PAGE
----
Cryogenic microcalorimeters for precision measurements in nuclear science and other disciplines
Abstract: A microcalorimeter is a sensor that measures deposited energy by transducing it into a temperature rise that can be sensed electrically. When operated at temperatures near absolute zero, thermal and electrical noise sources are suppressed and microcalorimeters can perform extremely precise (E/DE > 1,000) energy measurements of single photons, particles, and radioactive decays. Advances in milliKelvin cryogenics and powerful readout techniques similar to those used in quantum computing are now enabling practical microcalorimeter instruments based on arrays of hundreds-to-thousands of sensing elements. With different optimizations, these instruments can be used for uv/vis/nir, x-ray, gamma-ray, and decay-energy spectroscopy, as well as for far-infrared and millimeter-wave detection. In this seminar, I review recent work at NIST on microcalorimeter sensors. In addition to describing the physics of microcalorimeters and their readout, I will discuss a range of applications, emphasizing work in nuclear science. For example, microcalorimeter instruments are now deployed at Los Alamos and Idaho National Laboratories and have been used to analyze a wide range of nuclear materials. In a recent campaign to assay actinide reference samples, microcalorimeter gamma-ray sensors surpassed the precision and accuracy of well-established germanium detectors.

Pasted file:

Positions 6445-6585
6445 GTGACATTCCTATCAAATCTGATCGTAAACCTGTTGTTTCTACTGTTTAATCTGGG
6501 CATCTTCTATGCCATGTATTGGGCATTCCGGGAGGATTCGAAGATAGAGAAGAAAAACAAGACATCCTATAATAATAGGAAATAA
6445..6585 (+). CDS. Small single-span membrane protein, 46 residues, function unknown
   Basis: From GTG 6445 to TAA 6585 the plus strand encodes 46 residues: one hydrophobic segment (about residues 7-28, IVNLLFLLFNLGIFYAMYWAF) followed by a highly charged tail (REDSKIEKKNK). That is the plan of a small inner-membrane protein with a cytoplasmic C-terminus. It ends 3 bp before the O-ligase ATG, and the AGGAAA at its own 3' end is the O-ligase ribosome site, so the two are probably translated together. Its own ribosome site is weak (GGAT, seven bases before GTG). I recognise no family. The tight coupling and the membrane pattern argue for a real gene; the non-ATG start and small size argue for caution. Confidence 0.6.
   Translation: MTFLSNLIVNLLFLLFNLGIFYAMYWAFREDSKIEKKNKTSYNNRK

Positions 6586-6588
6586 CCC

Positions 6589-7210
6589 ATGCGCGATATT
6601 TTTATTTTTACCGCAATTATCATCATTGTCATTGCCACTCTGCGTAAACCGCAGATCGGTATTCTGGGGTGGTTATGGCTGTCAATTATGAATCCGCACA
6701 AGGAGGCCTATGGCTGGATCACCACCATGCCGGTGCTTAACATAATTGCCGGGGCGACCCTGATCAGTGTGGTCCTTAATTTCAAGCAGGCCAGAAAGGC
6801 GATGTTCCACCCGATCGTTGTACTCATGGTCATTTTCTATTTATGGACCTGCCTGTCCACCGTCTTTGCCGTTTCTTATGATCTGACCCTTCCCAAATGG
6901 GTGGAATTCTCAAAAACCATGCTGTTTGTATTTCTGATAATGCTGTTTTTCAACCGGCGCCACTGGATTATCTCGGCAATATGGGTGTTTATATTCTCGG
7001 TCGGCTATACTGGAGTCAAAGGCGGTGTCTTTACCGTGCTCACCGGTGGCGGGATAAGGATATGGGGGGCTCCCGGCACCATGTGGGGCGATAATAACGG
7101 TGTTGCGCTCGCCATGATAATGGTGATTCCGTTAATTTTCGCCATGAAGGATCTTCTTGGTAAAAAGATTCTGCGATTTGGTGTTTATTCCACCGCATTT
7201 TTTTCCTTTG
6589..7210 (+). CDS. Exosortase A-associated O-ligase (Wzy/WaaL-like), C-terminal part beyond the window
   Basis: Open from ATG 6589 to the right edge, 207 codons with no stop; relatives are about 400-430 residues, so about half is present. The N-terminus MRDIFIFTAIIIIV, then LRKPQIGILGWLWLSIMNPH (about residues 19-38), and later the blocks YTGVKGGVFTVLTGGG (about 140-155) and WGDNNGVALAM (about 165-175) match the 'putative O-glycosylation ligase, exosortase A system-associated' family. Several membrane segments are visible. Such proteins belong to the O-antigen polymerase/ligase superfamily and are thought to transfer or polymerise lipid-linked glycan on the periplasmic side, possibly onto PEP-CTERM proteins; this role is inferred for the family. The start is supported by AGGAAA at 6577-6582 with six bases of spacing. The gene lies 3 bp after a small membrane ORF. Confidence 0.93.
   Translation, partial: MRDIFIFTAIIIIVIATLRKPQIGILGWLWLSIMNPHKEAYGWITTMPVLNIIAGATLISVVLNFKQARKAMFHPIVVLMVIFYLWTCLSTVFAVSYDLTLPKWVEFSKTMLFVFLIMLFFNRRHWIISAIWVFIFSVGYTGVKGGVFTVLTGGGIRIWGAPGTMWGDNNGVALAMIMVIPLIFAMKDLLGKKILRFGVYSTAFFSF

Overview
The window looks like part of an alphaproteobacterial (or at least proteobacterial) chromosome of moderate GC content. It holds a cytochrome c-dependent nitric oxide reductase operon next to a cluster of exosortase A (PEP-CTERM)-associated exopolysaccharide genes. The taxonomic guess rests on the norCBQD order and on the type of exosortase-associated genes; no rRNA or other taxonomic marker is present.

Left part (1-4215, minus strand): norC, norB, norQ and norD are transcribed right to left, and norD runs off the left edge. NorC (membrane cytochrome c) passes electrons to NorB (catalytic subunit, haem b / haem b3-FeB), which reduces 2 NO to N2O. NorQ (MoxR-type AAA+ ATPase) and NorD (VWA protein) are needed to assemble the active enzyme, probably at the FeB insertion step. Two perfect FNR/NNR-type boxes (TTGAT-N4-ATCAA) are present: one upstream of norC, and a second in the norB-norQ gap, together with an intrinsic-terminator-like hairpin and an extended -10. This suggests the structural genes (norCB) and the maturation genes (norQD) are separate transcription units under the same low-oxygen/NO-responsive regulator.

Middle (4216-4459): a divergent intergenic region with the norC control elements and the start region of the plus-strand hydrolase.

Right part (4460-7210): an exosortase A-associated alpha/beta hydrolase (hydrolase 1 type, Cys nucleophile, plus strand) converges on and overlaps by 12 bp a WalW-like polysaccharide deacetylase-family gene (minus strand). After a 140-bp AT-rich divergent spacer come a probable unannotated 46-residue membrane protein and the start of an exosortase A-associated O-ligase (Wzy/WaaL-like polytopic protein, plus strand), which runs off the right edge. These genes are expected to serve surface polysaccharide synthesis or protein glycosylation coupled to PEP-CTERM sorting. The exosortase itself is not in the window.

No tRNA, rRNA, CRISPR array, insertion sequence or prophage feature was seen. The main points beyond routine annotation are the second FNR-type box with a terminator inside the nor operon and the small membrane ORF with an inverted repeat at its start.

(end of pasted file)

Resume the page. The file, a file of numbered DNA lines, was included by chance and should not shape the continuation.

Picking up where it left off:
Bio: Joel Ullom received his A.B. in physics from Princeton University in 1993 and his Ph.D. in physics from Harvard University in 1999. He is presently a group leader at the National Institute of Standards and Technology (NIST) in Boulder, Colorado and a Lecturer in the Department of Physics at the University of Colorado Boulder. His research is focused on low temperature sensors, low temperature electronics, and cryogenic systems. He has created and disseminated a variety of instruments based on arrays of cryogenic sensors with applications in metrology, astrophysics, materials analysis, and synchrotron science. His honors include a Presidential Early Career Award for Scientists and Engineers, the R. W. Boom Award from the Cryogenic Society of America, an Arthur S. Flemming Award, and the 2023 Joseph F. Keithley Award from the American Physical Society.